How the Battle of Gallipoli helped Australia and New Zealand forge national identities

The Battle of Gallipoli

On April 25, 1915, Anzac forces joined British Empire and French troops at Gallipoli, Turkey, landing at what is now known as Anzac Cove.

As part of their plans to capture the Gallipoli Peninsula and open the Dardanelles to Allied navies, the troops set out to capture the capital of the Ottoman Empire, Constantinople, which is present-day Istanbul.

Upon arrival, the Anzacs encountered the Ottoman Turkish defenders and faced an uphill battle over the next eight months.

By the end of 1915 the military objectives had not been successfully achieved and over 8,000 Australian soldiers had been killed.

How is Anzac Day celebrated in Australia and New Zealand?

While the eight-month campaign brought tragedy and troops failed to capture the Gallipoli Peninsula, the sacrifices made by the Anzacs left a profound effect on those left behind and became a source of national pride in Australia and New Zealand.

The ‘Anzac legend’ quickly forged an important part of the identity of the two countries and in 1916 the first commemorations took place on April 25, with several ceremonies across Australia, a sports day in the Australian camp in Egypt and a march of 2,000 Australians. and New Zealand troops in London.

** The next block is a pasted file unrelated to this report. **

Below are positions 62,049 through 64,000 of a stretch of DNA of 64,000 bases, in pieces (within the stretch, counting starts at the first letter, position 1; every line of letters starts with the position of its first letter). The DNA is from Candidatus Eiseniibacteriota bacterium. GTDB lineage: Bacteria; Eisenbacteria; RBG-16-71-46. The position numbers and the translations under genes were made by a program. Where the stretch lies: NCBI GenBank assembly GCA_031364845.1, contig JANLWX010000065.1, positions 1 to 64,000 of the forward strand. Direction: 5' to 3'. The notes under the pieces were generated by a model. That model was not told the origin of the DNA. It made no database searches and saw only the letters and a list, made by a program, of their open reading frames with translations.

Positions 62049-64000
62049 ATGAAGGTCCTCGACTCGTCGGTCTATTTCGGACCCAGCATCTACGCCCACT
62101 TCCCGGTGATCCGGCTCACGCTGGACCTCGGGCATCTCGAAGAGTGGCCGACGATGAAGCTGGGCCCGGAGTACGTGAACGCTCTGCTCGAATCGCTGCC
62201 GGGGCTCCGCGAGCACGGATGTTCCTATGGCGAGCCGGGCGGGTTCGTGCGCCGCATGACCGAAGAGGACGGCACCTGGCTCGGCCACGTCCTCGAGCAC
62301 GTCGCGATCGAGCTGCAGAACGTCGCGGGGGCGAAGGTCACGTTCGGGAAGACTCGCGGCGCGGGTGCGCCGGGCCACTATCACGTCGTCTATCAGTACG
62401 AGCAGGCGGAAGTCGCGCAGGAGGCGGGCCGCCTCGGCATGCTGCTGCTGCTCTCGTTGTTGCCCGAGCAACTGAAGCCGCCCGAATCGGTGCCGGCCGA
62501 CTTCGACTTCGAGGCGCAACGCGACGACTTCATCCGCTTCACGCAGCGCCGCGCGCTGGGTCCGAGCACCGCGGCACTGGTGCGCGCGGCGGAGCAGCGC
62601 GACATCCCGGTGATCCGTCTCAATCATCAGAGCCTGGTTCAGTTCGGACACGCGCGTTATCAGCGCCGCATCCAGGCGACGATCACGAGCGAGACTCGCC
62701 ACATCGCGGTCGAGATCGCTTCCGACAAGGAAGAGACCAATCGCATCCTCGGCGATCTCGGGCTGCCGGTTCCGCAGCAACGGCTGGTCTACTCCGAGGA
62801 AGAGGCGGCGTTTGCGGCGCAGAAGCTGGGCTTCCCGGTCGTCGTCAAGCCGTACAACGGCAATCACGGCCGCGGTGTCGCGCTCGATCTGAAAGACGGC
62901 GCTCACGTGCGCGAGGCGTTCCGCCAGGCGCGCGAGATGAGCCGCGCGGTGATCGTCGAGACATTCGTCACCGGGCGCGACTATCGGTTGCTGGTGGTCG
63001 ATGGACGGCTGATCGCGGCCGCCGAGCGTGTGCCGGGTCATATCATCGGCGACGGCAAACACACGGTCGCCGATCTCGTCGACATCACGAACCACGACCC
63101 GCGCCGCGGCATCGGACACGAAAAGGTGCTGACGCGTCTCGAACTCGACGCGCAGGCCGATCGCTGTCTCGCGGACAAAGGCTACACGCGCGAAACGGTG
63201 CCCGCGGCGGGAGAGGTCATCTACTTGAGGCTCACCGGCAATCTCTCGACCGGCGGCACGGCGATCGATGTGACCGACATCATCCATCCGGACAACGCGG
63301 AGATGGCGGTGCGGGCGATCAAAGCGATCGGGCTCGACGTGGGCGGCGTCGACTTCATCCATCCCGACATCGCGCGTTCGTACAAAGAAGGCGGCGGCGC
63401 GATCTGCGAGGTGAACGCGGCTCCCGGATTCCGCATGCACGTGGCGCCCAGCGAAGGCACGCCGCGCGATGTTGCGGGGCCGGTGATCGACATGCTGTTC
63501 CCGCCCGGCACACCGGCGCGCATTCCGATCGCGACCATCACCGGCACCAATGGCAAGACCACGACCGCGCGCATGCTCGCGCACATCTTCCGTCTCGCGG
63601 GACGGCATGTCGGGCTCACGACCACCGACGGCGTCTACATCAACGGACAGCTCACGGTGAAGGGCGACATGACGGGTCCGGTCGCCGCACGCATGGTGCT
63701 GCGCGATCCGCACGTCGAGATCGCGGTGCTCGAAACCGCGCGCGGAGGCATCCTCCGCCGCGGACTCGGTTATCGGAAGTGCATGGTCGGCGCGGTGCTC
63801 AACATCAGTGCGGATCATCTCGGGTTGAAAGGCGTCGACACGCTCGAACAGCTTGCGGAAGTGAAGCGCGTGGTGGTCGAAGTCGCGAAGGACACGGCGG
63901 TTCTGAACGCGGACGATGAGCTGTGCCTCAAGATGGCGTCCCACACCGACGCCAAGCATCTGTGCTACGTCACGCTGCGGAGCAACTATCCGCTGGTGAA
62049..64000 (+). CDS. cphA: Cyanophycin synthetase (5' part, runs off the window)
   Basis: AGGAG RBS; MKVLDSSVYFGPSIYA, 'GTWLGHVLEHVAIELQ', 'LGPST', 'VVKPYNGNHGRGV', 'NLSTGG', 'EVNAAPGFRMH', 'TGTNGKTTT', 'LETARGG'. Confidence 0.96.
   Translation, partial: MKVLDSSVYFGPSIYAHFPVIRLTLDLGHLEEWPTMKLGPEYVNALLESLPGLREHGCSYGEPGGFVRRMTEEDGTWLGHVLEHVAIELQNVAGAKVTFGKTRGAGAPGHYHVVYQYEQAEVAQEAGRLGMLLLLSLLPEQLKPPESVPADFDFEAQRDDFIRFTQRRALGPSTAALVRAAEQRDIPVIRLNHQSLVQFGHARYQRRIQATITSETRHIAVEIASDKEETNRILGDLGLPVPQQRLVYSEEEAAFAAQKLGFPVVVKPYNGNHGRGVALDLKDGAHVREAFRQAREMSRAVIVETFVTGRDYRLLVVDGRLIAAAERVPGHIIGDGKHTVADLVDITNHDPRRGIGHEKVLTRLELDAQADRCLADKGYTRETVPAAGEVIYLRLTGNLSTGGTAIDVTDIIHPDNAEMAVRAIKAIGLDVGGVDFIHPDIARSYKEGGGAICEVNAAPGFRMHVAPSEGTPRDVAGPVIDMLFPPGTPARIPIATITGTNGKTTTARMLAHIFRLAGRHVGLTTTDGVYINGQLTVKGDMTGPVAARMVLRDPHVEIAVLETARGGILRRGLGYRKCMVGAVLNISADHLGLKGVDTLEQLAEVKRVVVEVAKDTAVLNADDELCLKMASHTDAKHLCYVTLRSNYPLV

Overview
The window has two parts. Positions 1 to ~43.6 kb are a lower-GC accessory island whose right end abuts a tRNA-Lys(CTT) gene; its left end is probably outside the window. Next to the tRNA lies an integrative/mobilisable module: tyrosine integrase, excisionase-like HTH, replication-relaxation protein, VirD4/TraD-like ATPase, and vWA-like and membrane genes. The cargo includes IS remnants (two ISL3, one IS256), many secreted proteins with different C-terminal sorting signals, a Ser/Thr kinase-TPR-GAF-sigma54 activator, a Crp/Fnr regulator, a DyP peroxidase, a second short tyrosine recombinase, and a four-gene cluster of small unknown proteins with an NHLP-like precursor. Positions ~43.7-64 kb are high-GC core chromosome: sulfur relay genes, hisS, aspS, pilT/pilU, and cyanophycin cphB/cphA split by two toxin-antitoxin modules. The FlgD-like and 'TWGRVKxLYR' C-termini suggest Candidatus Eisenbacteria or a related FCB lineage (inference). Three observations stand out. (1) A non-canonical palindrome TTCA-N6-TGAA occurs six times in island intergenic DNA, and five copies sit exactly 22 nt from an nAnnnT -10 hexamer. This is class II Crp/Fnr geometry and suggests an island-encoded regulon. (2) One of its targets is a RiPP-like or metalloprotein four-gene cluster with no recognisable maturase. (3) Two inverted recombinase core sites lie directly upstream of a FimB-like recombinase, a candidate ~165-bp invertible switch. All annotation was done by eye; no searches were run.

Patriotic events continued to be held on April 25 over the following years and during the 1920s Anzac Day was established as a public holiday in Australia. In 1927, each state organized some form of commemoration.

By the 1930s, dawn vigils, memorial services, and two-person games became annual traditions to honor the Anzac, many of whom continue to play an important role in modern commemorations.

Later, 25 April became a day of recognition for Australians and New Zealanders who died in World War II and since 1942 Anzac Day has been honored at the Australian War Memorial.

Today, Anzac Day is a national occasion to remember all those who have served and died in all wars and peacekeeping actions.

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